Pushed by a government concerned about winter energy supplies, Japanese trading houses Mitsubishi Corp. and Mitsui & Co. remain involved in the Sakhalin-2 oil and especially gas exploitation project in the Russian Far East. Mitsubishi confirmed this on Friday August 26, a few days after Mitsui.
The two companies will file an application to become shareholders of Sakhalin Energy, the entity created on August 5 by the Russian authorities, replacing the consortium Sakhalin Energy Investment (SEI), in which Mitsui held 10% and Mitsubishi 12.5%. Majority shareholder in SEI, the Russian energy giant Gazprom should obtain 50% of the new operator. The other partner in the project, the British group Shell, announced at the end of February its intention to withdraw and sell its 27.5% stake.
The maintenance of Mitsubishi and Mitsui in Sakhalin-2 coincides with the announcements by the eight Japanese buyers of liquefied natural gas (LNG) from these fields of Piltun-Astokhskoye and Lunskoye, off the northeast coast of the island of Sakhalin, the renewal of their purchase contracts on terms similar to the previous ones.
A project “extremely important for energy security”
Most had ten-year or even twenty-year agreements, and some are very dependent on them. Some 50% of the LNG purchased by Hiroshima Gas comes from Sakhalin-2. JERA, a joint venture created by the electricity companies of Tokyo (Tepco) and Chubu, is however the leading importer. Its contract covers the supply of 2 million tonnes of LNG per year until 2029.
And 60% of the 10 million tons of gas extracted in Sakhalin are bought by the Japanese, which covers nearly 10% of Japanese needs. The Archipelago imports 97.8% of its LNG; 60% goes to the production of electricity; 30% are used for city gas.
Hence the government pressure to maintain engagement in Sakhalin-2, after the unilateral decision taken on June 30 by Moscow to take full control of it. Japan imposed sanctions on Russia after Ukraine attack, but still ruled out exiting project “extremely important for energy security” of the Archipelago, explained the Prime Minister, Fumio Kishida. At the end of July, the Minister of Economy, Koichi Hagiuda, explained that he had “obtained understanding” of the United States on this subject.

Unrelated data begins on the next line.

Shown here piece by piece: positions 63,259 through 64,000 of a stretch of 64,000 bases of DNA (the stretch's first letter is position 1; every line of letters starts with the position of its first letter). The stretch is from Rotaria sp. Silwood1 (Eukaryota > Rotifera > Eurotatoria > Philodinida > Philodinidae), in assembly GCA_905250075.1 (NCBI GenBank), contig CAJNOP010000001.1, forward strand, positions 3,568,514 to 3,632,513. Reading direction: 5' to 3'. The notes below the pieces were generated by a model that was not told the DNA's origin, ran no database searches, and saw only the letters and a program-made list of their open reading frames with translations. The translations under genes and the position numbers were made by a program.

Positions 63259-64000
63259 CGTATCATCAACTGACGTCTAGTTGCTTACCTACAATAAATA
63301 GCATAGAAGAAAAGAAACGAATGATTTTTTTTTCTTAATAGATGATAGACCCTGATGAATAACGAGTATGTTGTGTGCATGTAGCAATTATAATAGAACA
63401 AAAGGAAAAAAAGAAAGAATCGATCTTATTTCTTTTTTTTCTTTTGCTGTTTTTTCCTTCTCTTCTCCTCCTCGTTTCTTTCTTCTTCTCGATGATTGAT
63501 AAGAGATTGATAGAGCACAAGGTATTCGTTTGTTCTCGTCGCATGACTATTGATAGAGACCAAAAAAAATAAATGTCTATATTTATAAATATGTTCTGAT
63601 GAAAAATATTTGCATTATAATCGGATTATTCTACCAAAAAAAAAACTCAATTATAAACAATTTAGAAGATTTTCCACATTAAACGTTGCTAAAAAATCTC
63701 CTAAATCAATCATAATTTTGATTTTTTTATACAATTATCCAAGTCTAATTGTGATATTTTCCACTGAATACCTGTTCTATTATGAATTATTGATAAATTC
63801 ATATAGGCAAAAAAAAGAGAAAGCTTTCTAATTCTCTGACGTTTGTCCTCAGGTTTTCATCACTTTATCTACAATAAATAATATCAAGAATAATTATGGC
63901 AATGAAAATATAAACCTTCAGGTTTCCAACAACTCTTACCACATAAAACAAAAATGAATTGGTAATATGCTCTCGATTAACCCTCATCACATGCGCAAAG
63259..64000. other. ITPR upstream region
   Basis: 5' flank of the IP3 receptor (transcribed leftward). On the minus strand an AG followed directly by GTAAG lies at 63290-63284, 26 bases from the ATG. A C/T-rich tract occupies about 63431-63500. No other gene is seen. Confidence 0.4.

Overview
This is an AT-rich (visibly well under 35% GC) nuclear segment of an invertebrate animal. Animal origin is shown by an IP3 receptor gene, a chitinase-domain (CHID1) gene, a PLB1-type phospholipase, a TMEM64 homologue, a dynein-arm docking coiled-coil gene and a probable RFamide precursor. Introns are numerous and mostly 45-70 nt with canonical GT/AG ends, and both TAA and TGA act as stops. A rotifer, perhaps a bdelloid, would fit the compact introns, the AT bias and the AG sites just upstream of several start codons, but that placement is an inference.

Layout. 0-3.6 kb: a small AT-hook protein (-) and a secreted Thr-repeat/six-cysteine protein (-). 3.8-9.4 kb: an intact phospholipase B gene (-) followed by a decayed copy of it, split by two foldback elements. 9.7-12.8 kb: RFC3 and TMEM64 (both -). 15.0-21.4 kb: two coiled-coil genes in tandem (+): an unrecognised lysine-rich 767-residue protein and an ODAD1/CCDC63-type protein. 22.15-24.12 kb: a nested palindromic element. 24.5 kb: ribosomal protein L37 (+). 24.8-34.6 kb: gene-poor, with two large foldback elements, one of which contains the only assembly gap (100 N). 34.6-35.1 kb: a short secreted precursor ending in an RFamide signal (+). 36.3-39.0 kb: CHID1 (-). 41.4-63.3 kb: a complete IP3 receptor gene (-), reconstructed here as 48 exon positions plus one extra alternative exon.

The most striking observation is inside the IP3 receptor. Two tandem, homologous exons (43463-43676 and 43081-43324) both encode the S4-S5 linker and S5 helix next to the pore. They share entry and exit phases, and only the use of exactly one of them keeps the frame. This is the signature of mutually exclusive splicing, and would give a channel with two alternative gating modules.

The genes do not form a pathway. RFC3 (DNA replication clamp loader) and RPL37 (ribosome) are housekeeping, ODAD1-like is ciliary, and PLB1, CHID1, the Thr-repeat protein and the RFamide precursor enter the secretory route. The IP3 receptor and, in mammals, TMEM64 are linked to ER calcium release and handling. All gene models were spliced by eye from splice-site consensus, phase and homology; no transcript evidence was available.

As soon as Sakhalin Energy was founded on August 5, Mr. Hagiuda called on Mitsubishi and Mitsui to “consider positively” their retention in the project. The minister even promised government support. “The public and private sectors will work together to protect the interests of Japanese companies and ensure stable LNG supply. »
The pressure is high as winter approaches
The pressure is strong as winter approaches, while LNG prices are rising in Northeast Asia, reaching, on Friday, for delivery in October, 70.50 dollars (70.90 euros) per million British thermal units (MMBtu, an Anglo-Saxon unit of energy), up 23.7%, compared to tariffs for deliveries in September. This price is well above the December 2021 record of $48 per MMBtu.
“LNG imports into Northeast Asia are expected to increase during the month of September. It is possible that prices will rise considerably once winter comes”explains Ryhana Rasidi, LNG specialist at the Kpler analysis center.
The situation promises to be so critical in Japan that Tokyo has been considering, since July, the introduction of legislation to reduce city gas consumption, similar to the existing mechanism for saving electricity.
The Ministry of the Economy could ask families and businesses to reduce city gas consumption with or without quantified targets, in the event of a serious shortage of supply. For electricity, such an order legally obliges consumers, mainly businesses, to save money. Offenders are liable to a fine of up to 1 million yen (7,310 euros).